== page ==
Vietnam again accuses China of violating its fishing rights in its exclusive economic zone

Shi Jiangtao

Hanoi has again accused Beijing of violating its rights after three Chinese vessels stopped a local crew from fishing in the country’s exclusive economic zone in the disputed South China Sea on Saturday, Vietnamese media reported.

The local fishing boat had been operating in an area 112 nautical miles off the coast of central Khanh Hoa province when it was chased away by the Chinese vessels, according to a report on Vietnamese news website VnExpress on Sunday.

The boat captain contacted Vietnam’s maritime authorities for help, the report said, without elaborating.

It did not provide further details of the incident or the Chinese vessels. But the report quoted Tran Cong Truc, former head of Vietnam’s Government Border Committee, as claiming that the incident was a violation of the country’s sovereignty and jurisdiction over its exclusive economic zone.

Relations between the communist neighbours have been marred in recent years by their rival claims in the South China Sea, with Hanoi emerging as the main critic of Beijing’s assertiveness in long-standing maritime disputes among Southeast Asia nations.

Since July, Vietnam has alleged that the Chinese survey ship Haiyang Dizhi 8, or Marine Geology 8, conducted illegal exploration operations in its territorial waters, with Hanoi’s foreign minister taking a veiled swipe at China at the United Nations last week.

“Vietnam has on many occasions voiced its concerns over the recent complicated developments in the South China Sea, including serious incidents that infringed upon Vietnam’s sovereignty,” Pham Binh Minh said during the UN General Assembly session in New York.

“Relevant states should exercise restraint and refrain from conducting unilateral acts, which might complicate or escalate tensions at sea, and settle disputes by peaceful means,” he said without directly naming China.

Xu Liping, an expert at the Institute of Asia-Pacific Studies at the Chinese Academy of Social Sciences, challenged Hanoi’s version of what happened on Saturday, which he described as the latest in a series of incidents.

“Chinese ships are trying to safeguard our rights in accordance with relevant international laws,” he said. “It could be part of Vietnam’s plan to use fishing boats to claim its sovereignty and jurisdiction.”

Xu also noted the repeated incidents underscored the importance of and urgency for a code of conduct in the disputed waters. Beijing and its Southeast Asian neighbours have been discussing the document for years but are yet to agree upon a text, which Beijing hopes to finalise by 2021.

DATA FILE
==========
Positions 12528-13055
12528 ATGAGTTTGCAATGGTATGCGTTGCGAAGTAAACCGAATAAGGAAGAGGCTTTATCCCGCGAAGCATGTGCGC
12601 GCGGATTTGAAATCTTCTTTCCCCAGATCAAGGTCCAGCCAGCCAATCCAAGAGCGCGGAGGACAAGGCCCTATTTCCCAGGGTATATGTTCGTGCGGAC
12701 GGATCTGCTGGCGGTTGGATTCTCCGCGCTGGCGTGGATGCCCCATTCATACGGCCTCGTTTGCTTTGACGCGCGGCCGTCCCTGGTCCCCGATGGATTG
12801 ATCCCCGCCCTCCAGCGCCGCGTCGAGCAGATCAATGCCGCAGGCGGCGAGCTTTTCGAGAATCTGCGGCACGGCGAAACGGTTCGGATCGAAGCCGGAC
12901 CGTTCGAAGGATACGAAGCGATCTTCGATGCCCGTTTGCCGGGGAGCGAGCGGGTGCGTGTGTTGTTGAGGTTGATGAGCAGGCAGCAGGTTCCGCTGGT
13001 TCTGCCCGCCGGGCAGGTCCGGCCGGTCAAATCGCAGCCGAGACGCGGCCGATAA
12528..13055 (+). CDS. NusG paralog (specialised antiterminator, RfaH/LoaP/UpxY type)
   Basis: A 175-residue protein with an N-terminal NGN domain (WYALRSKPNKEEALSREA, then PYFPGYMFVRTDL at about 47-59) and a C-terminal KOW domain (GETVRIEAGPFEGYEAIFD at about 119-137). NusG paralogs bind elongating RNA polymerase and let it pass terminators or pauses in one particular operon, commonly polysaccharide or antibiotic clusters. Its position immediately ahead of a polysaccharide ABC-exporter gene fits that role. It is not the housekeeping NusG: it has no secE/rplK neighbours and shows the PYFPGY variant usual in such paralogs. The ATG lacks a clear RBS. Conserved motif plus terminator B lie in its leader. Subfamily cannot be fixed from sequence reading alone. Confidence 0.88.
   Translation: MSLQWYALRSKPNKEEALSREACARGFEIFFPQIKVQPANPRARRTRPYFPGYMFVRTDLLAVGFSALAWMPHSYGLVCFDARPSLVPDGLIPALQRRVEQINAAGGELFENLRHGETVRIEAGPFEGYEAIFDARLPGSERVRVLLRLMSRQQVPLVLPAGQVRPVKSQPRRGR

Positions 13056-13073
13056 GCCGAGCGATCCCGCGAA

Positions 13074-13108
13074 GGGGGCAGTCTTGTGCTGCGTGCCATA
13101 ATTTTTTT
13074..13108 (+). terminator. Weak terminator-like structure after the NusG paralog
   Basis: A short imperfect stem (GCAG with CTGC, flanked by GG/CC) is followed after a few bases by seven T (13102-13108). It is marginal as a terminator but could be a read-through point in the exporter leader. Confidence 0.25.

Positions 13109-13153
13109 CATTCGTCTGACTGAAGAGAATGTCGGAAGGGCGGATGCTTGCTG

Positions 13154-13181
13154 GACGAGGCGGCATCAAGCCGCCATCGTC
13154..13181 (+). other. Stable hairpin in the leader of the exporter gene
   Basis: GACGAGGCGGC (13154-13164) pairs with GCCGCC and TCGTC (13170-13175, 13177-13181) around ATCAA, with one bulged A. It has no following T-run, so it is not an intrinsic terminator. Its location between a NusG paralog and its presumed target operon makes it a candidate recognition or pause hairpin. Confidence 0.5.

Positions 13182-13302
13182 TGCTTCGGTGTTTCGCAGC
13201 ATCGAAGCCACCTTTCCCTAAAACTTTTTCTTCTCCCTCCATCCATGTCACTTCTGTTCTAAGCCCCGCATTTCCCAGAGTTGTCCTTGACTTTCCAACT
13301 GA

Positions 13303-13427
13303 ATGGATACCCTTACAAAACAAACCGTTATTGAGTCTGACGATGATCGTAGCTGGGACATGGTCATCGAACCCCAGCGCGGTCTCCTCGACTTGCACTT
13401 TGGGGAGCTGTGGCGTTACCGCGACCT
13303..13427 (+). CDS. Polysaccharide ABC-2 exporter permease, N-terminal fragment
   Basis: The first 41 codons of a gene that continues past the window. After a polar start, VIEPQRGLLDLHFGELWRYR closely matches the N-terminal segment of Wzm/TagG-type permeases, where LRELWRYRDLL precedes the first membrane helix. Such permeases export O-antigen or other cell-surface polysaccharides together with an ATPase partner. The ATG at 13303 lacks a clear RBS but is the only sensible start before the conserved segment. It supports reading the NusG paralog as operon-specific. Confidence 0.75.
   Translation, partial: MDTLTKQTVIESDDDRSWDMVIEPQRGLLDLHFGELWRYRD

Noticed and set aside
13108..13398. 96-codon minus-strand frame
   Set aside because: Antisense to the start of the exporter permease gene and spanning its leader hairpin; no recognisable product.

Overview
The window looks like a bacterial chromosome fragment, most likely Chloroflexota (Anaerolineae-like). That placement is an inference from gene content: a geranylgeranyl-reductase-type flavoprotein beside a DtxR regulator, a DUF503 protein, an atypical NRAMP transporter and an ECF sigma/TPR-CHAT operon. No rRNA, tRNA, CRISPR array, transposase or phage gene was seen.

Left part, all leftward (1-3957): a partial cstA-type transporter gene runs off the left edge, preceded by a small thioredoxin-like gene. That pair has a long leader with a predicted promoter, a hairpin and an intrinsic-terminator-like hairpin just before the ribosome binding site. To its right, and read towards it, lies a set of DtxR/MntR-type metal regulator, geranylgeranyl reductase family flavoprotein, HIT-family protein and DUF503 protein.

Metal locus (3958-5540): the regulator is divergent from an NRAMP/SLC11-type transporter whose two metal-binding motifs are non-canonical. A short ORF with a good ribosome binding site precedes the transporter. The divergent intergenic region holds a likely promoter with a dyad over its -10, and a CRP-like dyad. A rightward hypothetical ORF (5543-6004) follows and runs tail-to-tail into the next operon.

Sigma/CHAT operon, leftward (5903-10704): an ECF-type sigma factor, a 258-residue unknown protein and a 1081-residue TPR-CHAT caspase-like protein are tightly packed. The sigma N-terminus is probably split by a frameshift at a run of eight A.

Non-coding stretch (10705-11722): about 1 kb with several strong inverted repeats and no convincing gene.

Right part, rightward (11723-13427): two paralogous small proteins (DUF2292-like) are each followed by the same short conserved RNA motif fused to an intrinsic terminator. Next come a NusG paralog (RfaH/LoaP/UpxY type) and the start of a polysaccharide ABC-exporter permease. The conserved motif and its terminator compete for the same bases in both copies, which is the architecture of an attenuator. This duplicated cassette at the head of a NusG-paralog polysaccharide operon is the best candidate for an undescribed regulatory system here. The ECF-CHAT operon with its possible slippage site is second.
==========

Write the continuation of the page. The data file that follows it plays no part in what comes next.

But Carl Thayer, emeritus professor at the University of New South Wales, Canberra, said despite pledges by leaders from both countries to set aside their differences and improve relations, China’s increasingly hardline approach had pushed Vietnam further away.

Unlike the Philippines – with which Beijing has agreed to conduct joint oil and gas exploration – “Hanoi is unlikely to rush into any new agreement with China on joint development” given Beijing’s track record and the toxic anti-China atmosphere in Vietnam, he said.

China and Vietnam have been locked in a dispute at Vanguard Bank since early July, when the Haiyang Dizhi 8 – escorted by several heavily armed coastguard vessels – entered waters near the Vietnamese-controlled reef to conduct a seismic survey.

The stand-off was the first since 2014, when anti-China riots broke out in Vietnam over a Chinese offshore drilling rig working off the Vietnamese coast.

Minor incidents occur frequently in the contested waterway. Last week, a Chinese speedboat deliberately thwarted efforts by Vietnamese fishermen to recover their vessel after it sank in the disputed Paracel Islands, according to VnExpress.

Zhang Mingliang, a Southeast Asian expert from Jinan University, said Hanoi appeared to have taken a more proactive approach by disseminating information about the maritime dispute in a bid to claim the moral high ground.

“Vietnam usually tries to release their side of the story ahead of the Chinese side, which makes Beijing look like a bully in the South China Sea,” he said. “But based on media reports coming exclusively from one side, there is simply not enough information to ascertain what actually happened or decide which side we should trust.”

Zhang also noted that China may not be able to come up with an effective strategy to deal with the widening trust gap between Beijing and its Southeast Asian neighbours.

Additional reporting by Kristin Huang

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